Actually, a comparison with Pizza Hut might be more practical, because AA’s next step, based on what is already happening in Thailand, is to get DACCs to offer delivery service – albeit office delivery instead of home delivery. 

In Thailand, about 1,000 DACCs have been set up since the DACC scheme was launched in late 2001.  

A Double A statement said these DACCs controlled 60% of the Thai copy centre business, and the DACC concept had helped move the consumer paper consumption pattern from 70gsm paper to 80gsm paper.  

This year, AA’s emphasis is on training copy centre owners rather than expanding the DACC network further. “We want DACCs to have the same service standards,” Jarusombathi said. 

The DACC delivery service (currently confined to Bangkok) kicked off about two years ago, the first of its kind in Thailand. Customers order by calling a four-digit number (1759), after which the Double A call centre will select the nearest DACC to service them. Despatch riders deliver the reams of paper within three hours.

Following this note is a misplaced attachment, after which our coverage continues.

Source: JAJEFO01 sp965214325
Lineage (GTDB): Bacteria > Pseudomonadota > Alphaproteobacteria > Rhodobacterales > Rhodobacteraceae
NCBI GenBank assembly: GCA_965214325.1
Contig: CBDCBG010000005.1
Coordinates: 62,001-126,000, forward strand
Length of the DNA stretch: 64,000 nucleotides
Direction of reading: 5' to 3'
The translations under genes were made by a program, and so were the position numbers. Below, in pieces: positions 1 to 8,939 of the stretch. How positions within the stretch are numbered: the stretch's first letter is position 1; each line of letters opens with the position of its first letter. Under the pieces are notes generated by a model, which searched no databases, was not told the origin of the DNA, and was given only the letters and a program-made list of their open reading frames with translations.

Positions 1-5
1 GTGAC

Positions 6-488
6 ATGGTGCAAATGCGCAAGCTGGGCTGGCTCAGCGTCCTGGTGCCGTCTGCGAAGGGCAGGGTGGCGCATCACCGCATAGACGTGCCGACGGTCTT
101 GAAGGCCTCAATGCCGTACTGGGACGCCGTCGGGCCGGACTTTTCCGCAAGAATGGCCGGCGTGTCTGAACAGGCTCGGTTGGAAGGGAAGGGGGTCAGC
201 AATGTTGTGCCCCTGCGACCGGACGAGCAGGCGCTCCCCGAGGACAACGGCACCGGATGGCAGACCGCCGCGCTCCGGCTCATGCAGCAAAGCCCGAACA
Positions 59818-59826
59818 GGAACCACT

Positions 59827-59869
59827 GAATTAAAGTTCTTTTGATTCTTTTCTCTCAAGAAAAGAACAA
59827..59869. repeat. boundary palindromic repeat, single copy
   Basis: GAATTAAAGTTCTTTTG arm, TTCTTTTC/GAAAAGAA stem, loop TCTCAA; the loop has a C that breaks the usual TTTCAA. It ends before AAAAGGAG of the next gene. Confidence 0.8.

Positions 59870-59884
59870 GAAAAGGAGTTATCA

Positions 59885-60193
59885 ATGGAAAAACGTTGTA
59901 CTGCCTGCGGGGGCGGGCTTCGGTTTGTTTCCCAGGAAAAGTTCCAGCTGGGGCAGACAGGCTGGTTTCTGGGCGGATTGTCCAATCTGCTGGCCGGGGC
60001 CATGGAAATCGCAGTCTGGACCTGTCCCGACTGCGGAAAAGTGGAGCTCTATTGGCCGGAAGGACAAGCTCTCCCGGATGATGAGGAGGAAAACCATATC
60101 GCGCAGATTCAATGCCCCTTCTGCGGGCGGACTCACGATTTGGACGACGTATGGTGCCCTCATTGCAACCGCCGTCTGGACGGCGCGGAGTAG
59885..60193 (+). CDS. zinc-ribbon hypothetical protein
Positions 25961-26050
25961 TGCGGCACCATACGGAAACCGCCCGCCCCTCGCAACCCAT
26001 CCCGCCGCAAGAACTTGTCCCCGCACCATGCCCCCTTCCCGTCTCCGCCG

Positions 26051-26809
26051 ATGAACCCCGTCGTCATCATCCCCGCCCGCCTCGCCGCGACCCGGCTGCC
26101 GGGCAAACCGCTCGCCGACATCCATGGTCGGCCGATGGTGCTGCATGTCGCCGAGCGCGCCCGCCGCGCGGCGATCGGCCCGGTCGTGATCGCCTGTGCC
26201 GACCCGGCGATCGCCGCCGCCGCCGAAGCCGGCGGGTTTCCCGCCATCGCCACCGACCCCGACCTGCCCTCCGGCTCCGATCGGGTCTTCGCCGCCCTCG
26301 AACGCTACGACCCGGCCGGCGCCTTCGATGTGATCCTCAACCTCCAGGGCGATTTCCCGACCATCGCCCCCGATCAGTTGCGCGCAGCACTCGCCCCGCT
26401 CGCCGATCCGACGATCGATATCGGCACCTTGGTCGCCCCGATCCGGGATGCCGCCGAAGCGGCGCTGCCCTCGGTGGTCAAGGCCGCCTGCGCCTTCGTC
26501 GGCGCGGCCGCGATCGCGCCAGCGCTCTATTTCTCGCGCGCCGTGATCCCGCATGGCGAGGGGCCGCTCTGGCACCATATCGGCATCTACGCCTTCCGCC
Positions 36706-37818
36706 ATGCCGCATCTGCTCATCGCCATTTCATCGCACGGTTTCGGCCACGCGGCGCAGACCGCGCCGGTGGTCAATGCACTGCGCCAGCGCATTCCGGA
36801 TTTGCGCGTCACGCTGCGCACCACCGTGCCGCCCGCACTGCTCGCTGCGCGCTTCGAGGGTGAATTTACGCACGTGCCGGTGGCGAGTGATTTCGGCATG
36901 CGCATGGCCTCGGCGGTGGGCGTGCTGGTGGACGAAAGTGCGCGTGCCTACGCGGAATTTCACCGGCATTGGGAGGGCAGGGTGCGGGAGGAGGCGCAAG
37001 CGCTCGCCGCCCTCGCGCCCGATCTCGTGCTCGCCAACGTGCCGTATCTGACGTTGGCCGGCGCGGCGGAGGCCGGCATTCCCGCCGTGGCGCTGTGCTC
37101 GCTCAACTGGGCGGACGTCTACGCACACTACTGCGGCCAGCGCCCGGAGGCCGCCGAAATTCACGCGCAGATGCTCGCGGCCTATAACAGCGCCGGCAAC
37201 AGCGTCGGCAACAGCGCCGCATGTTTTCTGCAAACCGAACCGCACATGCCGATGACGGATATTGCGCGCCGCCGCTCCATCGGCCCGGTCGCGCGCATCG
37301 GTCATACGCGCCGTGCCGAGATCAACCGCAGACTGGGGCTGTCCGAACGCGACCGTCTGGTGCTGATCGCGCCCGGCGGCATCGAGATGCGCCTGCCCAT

There is no immediate plan to introduce the service in Malaysia, but this year, the delivery service is slated for launch in Singapore, Taiwan, South Korea and Hong Kong. 

Surisak Thawansakvudhi, one of the DACC operators in Bangkok participating in the 1759 programme, told StarBiz that delivery service now contributed half of his total revenue.  

The profits are not as high as those from other activities such as photocopying, but he said: “I accept the lower profit margin because it entails an increase in the customer database and I can expand into other businesses such as laser printing.” 

He said since becoming a DACC 1½ years ago, his photocopy centre had nearly doubled its revenue while profit rose by 50%.  

“There was a big effect on margin because Double A paper was more expensive, but the bigger volume now offsets that,” he noted. 

Thawansakvudhi is also one of the 10 DACC operators who sit on an advisory council representing all DACCs in Thailand.  

Through monthly meetings, the council gives feedback to the AA management for setting DACC policies and directions. 

AA did not reveal DACCs’ percentage contribution to Double A sales in Thailand. But the company did note that DACCs would contribute about 15% to Double A sales in Malaysia this year.  

In its home market, AA has begun to promote the DACCs through ads. Asked whether the same would happen in Malaysia, Jarusombathi replied: “May be next year we’ll advertise the DACCs.”